involves any activity that uses large groups of muscles contracting at a relatively low rate – this means it can be maintained for a long time. Examples include cycling, swimming, jogging and fast walking.
Aerobic exercise means that muscles use up a lot of glucose as a fuel and tends to lower blood glucose levels.
involves higher rates of muscle contraction for shorter periods of time. Examples include sprinting, resistance training and weight lifting. Most racquet sports (tennis, squash and badminton) have an element of anaerobic activity.
Anaerobic exercise uses different body systems to generate fuel and is usually associated with release of chemicals (counter-regulatory hormones) that block the action of insulin and turn the liver on to make more glucose – this can mean that this type of exercise causes blood glucose levels to rise.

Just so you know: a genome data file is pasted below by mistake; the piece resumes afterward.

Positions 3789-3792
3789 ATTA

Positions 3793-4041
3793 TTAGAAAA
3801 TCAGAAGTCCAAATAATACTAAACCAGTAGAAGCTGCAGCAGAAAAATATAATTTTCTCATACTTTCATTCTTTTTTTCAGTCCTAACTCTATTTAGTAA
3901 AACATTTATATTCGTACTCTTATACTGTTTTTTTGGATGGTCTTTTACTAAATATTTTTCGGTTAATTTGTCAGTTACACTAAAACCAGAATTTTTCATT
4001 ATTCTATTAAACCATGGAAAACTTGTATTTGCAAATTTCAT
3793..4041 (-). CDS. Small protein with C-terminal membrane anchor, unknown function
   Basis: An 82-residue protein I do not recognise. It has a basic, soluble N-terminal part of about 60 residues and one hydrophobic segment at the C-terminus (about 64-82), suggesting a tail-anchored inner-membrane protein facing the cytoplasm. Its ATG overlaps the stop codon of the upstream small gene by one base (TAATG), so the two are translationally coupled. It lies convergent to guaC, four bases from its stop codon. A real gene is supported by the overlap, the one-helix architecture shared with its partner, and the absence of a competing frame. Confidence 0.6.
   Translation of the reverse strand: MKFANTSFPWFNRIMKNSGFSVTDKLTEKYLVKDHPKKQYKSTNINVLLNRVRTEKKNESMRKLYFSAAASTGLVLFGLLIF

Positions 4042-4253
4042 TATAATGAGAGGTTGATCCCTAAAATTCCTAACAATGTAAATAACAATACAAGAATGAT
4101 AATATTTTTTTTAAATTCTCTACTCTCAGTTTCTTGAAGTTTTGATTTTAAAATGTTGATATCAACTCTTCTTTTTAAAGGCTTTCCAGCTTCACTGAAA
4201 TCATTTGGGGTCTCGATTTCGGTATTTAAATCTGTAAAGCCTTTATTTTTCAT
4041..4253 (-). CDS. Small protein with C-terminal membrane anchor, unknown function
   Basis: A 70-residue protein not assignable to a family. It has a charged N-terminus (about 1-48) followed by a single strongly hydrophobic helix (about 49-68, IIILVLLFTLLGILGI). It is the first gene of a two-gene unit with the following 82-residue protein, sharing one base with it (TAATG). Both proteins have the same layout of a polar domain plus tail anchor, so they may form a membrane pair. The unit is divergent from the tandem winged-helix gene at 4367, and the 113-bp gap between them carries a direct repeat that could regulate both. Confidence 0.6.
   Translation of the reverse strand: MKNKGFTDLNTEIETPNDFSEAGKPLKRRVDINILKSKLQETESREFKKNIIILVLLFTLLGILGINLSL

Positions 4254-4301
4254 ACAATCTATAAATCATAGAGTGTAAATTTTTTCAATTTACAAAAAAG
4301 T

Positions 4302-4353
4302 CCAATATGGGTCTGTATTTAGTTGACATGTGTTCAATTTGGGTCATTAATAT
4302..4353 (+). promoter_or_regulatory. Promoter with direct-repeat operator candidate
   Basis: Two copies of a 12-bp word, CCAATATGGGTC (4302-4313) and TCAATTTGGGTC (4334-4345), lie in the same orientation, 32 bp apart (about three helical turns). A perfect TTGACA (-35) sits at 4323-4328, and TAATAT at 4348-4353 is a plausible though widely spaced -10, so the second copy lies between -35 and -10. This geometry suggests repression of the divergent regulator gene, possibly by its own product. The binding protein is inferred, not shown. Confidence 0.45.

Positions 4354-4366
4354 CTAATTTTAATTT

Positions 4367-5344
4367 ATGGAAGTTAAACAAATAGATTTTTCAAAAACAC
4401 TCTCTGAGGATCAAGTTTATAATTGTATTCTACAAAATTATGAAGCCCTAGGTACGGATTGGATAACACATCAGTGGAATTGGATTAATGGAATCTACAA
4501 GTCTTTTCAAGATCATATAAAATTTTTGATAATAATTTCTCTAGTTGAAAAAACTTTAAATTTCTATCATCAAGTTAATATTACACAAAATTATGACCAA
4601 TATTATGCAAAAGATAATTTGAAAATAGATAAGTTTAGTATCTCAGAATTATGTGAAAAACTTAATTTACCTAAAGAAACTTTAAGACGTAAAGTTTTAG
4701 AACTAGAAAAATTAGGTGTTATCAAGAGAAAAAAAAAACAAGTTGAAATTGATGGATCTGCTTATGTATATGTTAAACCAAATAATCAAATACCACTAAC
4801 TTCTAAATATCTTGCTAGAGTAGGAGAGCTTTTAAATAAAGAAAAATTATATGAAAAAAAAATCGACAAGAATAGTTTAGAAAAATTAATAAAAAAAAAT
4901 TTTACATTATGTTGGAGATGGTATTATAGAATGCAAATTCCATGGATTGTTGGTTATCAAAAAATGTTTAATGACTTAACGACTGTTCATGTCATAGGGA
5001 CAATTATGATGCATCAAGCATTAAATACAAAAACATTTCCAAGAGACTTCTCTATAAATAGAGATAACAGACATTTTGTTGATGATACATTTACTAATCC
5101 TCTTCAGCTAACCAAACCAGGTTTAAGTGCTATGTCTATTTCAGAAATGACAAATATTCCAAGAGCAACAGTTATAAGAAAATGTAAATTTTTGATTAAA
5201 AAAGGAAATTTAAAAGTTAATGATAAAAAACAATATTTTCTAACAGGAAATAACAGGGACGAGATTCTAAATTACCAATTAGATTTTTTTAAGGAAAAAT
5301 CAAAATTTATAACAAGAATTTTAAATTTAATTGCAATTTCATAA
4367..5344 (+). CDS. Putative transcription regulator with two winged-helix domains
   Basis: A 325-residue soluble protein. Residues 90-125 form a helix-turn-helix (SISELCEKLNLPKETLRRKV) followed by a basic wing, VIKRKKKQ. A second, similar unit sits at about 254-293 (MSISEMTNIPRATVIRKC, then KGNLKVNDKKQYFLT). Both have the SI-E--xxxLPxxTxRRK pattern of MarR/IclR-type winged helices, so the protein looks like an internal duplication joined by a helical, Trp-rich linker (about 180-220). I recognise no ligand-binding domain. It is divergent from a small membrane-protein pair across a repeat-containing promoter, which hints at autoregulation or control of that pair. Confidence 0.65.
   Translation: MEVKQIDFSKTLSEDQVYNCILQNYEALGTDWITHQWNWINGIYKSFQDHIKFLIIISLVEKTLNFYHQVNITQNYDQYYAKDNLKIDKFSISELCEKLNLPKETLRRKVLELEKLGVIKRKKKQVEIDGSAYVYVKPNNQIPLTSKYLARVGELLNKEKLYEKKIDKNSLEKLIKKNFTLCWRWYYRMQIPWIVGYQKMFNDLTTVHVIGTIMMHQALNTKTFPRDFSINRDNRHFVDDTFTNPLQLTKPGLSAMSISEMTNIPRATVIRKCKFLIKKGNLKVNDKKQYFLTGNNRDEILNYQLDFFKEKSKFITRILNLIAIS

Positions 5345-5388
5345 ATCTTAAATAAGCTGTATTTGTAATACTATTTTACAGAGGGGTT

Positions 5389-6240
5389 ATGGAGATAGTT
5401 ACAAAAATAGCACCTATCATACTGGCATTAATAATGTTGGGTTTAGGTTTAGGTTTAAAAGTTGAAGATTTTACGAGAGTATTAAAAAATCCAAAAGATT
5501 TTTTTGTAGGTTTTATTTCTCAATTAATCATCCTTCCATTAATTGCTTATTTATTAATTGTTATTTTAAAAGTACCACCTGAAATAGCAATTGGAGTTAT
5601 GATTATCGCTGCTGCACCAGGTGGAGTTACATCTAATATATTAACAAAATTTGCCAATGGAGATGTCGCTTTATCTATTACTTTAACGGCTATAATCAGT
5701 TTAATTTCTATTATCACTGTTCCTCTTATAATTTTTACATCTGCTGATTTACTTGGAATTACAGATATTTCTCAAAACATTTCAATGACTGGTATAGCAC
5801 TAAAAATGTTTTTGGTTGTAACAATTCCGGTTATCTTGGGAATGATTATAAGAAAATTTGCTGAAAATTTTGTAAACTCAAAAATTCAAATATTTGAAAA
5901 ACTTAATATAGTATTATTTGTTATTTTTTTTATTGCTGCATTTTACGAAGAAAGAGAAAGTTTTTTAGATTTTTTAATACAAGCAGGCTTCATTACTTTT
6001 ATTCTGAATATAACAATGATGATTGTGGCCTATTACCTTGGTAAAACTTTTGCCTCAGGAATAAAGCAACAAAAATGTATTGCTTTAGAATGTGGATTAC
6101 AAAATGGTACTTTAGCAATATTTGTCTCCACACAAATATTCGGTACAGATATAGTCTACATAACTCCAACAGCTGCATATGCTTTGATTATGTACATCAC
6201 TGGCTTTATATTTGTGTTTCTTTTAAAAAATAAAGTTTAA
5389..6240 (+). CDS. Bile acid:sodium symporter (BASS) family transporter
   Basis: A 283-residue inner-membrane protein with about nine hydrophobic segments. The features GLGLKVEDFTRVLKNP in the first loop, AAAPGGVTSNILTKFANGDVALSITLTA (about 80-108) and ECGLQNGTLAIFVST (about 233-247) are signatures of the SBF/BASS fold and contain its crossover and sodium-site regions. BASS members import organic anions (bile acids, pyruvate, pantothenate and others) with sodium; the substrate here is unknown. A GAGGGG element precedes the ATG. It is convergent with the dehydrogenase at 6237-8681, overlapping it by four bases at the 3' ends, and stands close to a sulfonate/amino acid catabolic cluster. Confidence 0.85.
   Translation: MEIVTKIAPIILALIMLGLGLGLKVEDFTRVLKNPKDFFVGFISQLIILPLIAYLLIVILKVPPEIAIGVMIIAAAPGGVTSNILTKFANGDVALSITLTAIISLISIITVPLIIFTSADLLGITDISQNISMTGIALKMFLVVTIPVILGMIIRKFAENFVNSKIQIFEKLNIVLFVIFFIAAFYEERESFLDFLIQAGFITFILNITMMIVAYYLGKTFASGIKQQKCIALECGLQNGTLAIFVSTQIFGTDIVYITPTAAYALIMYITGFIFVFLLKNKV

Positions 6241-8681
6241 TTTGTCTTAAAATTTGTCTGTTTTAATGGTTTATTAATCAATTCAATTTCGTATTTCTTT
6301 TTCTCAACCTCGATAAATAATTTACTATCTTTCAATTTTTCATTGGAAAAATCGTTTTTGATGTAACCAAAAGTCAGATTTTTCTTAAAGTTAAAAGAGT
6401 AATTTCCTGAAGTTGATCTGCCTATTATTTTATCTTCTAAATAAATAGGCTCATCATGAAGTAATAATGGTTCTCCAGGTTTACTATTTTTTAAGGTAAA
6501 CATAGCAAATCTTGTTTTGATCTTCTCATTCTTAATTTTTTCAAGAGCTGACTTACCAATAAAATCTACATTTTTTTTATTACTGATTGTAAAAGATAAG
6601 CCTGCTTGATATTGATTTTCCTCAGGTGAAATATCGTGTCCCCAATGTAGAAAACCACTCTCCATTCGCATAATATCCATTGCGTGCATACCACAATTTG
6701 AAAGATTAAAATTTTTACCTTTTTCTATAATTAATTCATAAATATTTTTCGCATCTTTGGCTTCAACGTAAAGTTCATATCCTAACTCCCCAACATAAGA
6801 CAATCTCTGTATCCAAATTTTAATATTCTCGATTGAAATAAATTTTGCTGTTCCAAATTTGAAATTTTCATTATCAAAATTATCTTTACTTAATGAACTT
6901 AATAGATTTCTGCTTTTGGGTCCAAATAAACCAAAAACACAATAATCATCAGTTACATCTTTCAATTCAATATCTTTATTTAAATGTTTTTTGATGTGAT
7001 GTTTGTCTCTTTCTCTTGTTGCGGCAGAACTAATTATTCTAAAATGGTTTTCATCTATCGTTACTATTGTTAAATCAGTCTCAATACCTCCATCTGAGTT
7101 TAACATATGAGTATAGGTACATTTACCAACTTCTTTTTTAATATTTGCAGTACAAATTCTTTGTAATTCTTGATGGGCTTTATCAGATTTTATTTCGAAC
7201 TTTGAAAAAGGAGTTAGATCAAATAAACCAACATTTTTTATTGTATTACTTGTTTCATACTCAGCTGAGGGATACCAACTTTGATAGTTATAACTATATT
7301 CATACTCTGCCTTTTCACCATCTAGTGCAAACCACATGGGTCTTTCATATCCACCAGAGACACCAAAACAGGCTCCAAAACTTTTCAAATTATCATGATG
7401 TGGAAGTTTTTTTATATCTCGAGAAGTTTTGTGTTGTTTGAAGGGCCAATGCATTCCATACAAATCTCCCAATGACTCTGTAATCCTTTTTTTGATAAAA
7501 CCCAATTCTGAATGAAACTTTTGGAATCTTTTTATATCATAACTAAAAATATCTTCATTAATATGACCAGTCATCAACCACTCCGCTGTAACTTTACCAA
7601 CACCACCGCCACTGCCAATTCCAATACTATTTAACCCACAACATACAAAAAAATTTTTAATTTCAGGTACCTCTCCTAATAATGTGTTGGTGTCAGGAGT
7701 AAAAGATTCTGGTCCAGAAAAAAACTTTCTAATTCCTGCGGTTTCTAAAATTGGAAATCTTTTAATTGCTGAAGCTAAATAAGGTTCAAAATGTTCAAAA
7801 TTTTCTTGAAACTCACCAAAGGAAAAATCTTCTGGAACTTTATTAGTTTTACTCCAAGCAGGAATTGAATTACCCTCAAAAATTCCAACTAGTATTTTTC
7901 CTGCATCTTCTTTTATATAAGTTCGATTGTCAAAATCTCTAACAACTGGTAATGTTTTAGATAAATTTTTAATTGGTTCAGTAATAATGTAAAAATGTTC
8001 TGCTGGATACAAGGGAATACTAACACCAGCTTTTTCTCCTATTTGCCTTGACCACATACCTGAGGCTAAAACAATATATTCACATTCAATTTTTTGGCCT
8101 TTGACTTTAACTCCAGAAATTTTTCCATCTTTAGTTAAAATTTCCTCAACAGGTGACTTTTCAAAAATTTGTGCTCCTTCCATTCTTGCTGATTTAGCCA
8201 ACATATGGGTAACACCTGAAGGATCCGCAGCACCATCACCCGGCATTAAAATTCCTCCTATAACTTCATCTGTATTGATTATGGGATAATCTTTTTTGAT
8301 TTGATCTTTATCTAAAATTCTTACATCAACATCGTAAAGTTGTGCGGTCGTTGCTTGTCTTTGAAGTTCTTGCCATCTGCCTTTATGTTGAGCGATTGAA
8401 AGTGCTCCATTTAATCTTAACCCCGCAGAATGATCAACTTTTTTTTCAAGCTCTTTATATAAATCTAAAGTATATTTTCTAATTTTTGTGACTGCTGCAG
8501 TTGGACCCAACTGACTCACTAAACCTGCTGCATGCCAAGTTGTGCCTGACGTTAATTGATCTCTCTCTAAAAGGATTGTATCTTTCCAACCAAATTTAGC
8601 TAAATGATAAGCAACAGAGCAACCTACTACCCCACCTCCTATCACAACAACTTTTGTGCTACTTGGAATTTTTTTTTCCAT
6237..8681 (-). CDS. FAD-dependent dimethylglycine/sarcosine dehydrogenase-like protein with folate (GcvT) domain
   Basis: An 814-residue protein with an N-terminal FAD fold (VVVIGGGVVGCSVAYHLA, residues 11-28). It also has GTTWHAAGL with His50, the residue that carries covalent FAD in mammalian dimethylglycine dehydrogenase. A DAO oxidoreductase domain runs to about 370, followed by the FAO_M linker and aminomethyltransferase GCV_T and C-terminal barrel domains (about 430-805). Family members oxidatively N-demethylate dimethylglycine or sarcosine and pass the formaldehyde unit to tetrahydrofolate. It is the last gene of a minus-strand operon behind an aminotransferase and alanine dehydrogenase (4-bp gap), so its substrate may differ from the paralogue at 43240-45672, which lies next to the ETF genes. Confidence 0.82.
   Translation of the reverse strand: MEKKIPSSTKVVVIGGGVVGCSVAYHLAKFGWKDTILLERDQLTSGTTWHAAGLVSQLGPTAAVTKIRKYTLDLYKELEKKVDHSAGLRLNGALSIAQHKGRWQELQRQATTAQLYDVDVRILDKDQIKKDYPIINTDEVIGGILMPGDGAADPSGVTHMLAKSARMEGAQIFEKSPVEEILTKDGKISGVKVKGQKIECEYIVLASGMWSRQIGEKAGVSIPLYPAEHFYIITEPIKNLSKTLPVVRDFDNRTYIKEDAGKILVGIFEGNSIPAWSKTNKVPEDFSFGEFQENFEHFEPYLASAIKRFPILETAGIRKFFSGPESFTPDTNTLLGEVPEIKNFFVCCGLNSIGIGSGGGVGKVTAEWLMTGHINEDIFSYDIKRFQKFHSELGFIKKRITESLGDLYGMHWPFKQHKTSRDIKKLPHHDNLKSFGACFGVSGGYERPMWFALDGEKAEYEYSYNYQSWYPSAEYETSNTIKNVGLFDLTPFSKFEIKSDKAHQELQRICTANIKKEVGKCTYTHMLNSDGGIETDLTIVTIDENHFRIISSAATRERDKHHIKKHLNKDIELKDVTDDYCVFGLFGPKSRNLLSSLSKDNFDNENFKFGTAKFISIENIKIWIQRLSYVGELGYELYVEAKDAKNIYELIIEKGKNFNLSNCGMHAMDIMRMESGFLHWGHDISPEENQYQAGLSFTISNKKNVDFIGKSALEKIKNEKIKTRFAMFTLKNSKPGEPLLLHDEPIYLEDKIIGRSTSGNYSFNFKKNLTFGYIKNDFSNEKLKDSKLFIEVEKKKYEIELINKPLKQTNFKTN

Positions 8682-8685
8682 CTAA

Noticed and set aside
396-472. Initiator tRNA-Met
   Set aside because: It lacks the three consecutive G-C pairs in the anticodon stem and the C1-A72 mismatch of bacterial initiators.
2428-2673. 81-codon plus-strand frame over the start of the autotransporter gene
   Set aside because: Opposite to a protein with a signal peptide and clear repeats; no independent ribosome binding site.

This all means that different types of exercise can affect blood glucose levels in different ways. Planning is therefore essential.
Our aim at Excarbs.com is to help people with diabetes using insulin to feel comfortable with taking up exercise – our advice is not aimed at elite athletes but hopefully covers the basic rules for most people living with diabetes.
Remember that if exercise is sustained you will become much more sensitive to the effect of insulin and the dose needed will fall which is a really good result!